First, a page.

Typically, the pulse width is fixed and the pulse amplitude is decremented. The stimulation pulse energy is then programmed to a setting equal to (or as a function of) the lowest pulse energy at which capture still occurred (threshold) plus some safety margin to allow for small fluctuations in threshold. Selection of this safety margin, however, can be arbitrary. Too low of a safety margin may result in loss of capture, an undesirable result for the patient. Too high of a safety margin will lead to premature battery depletion and potential patient discomfort.
Furthermore, the threshold will vary over time within a patient as, for example, fibrotic encapsulation of the electrode occurs during the first few weeks after surgery. Fluctuations may even occur over the course of a day or with changes in medical therapy or disease state. Hence, techniques for monitoring the cardiac activity following delivery of a pacing pulse have been incorporated in modern pacemakers in order to verify that capture has indeed occurred. If a loss of capture is detected by such “capture-verification” algorithms, a threshold test is performed by the cardiac stimulation device in order to re-determine the threshold and automatically adjust the stimulation pulse energy. This approach, called “automatic capture”, improves the patient's comfort, reduces the necessity of unscheduled visits to the medical practitioner, and greatly increases the pacemaker's battery life by conserving the energy used to generate stimulation pulses.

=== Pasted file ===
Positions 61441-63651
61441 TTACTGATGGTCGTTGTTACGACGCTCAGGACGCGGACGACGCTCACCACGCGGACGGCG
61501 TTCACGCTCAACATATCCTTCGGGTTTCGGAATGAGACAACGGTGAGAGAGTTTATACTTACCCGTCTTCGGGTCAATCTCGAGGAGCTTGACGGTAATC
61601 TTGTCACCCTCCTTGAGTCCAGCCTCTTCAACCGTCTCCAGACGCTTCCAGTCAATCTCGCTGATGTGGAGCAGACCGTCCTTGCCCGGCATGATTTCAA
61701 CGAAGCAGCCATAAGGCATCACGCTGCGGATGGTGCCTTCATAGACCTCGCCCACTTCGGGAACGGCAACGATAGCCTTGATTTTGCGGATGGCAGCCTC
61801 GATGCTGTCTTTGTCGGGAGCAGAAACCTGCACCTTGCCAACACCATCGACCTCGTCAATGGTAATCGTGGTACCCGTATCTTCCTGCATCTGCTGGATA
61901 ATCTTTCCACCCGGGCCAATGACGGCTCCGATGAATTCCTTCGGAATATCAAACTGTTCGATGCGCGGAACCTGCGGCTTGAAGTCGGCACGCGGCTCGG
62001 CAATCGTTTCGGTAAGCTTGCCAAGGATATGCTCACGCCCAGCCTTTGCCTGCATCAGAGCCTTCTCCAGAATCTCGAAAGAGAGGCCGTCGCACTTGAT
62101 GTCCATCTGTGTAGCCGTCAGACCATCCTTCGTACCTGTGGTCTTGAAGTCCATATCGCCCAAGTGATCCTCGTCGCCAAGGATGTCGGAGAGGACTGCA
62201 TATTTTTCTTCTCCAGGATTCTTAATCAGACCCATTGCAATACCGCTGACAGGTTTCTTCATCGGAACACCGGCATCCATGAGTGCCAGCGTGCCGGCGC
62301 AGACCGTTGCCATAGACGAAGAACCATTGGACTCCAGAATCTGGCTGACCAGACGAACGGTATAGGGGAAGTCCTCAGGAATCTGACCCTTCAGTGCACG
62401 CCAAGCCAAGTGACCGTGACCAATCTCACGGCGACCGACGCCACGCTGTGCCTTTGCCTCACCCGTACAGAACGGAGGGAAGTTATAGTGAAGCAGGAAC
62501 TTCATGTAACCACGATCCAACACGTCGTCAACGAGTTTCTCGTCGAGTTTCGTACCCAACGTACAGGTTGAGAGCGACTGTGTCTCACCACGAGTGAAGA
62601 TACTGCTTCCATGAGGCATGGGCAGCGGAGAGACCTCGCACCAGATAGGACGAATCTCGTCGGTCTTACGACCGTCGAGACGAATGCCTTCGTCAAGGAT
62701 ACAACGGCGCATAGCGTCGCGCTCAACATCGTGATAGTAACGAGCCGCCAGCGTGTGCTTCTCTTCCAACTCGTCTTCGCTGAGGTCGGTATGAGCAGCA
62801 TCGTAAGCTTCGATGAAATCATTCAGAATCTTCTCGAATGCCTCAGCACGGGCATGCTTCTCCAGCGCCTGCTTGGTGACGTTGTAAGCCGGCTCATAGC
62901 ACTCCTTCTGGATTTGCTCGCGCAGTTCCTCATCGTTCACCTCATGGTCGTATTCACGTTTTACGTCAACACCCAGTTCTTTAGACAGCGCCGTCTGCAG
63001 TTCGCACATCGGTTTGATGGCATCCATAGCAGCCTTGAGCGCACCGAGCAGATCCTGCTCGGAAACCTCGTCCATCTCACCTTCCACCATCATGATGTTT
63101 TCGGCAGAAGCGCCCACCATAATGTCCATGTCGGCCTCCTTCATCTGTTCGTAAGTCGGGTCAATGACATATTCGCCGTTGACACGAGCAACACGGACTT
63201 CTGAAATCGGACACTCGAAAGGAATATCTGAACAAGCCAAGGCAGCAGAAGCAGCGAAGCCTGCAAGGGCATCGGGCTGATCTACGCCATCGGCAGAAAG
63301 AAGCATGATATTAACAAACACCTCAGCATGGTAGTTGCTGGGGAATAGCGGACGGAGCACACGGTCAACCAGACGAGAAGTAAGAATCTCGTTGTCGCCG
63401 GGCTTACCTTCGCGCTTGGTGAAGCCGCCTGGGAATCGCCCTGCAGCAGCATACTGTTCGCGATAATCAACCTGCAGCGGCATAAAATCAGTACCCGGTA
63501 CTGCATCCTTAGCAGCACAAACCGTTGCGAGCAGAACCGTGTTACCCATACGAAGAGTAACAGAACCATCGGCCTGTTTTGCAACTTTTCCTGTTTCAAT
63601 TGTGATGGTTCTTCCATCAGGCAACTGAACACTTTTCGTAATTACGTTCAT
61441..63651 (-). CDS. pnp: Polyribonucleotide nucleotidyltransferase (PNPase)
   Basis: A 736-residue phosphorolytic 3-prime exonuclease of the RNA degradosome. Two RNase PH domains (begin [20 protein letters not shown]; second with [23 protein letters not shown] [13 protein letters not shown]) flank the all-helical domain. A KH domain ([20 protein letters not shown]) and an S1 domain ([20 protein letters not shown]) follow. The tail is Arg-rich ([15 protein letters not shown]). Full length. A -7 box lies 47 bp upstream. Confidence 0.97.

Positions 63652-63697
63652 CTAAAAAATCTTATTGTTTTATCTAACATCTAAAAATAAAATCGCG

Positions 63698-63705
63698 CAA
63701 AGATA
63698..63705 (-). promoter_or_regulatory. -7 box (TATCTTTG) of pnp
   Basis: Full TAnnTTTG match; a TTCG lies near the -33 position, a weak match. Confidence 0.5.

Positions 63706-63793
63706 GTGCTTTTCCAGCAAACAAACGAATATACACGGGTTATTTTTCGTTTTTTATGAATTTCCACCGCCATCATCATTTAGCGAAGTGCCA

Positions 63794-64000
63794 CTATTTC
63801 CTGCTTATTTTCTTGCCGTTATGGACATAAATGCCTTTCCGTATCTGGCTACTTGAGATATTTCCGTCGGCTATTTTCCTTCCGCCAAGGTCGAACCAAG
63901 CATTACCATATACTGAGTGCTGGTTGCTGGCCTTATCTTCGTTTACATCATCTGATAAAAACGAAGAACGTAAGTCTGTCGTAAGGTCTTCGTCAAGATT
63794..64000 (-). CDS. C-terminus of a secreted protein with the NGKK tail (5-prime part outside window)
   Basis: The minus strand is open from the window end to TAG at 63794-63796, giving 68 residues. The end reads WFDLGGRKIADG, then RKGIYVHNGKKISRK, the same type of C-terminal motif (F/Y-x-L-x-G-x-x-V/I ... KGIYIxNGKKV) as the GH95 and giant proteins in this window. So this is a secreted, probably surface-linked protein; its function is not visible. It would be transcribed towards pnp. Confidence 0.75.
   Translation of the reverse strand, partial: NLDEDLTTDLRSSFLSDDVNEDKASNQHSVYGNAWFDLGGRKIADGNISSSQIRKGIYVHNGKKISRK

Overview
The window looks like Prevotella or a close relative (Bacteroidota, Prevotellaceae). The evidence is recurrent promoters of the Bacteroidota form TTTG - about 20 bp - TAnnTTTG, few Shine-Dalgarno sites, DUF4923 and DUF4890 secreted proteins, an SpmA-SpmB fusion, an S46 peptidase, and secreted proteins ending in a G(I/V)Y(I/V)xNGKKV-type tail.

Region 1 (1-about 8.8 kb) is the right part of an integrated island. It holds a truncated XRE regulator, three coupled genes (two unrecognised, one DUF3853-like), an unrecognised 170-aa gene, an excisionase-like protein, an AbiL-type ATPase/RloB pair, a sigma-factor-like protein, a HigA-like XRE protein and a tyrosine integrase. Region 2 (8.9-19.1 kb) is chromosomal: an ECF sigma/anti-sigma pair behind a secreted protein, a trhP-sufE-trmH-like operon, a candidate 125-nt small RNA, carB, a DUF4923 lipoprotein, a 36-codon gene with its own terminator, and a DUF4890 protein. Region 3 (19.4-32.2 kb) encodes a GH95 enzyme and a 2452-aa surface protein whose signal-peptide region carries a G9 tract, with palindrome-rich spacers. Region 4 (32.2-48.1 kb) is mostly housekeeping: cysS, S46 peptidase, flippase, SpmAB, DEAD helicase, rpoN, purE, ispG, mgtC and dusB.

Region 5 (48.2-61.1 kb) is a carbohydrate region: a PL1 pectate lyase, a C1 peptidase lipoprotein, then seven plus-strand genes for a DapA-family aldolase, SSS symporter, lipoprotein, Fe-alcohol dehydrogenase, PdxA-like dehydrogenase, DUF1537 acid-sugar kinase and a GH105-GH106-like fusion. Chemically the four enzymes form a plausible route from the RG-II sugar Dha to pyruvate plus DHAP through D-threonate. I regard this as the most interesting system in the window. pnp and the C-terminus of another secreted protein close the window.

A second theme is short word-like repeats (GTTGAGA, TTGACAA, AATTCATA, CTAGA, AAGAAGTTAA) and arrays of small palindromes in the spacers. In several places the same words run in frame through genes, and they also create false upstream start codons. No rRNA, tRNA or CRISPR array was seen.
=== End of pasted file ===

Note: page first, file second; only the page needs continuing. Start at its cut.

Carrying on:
The most widely implemented technique for determining whether capture has occurred is monitoring the intracardiac electrogram (EGM) received on the implanted cardiac electrodes. Heart activity is monitored by the pacemaker by keeping track of the stimulation pulses delivered to the heart and examining the EGM signals that are manifest concurrent with depolarization or contraction of muscle tissue (myocardial tissue) of the heart. Through sampling and signal processing algorithms, the presence of an “evoked response” following a stimulation pulse is determined. The “evoked response” is the depolarization of the heart tissue in response to a stimulation pulse, in contrast to the “intrinsic response” which is the depolarization of the heart tissue in response to the heart's natural pacemaking function.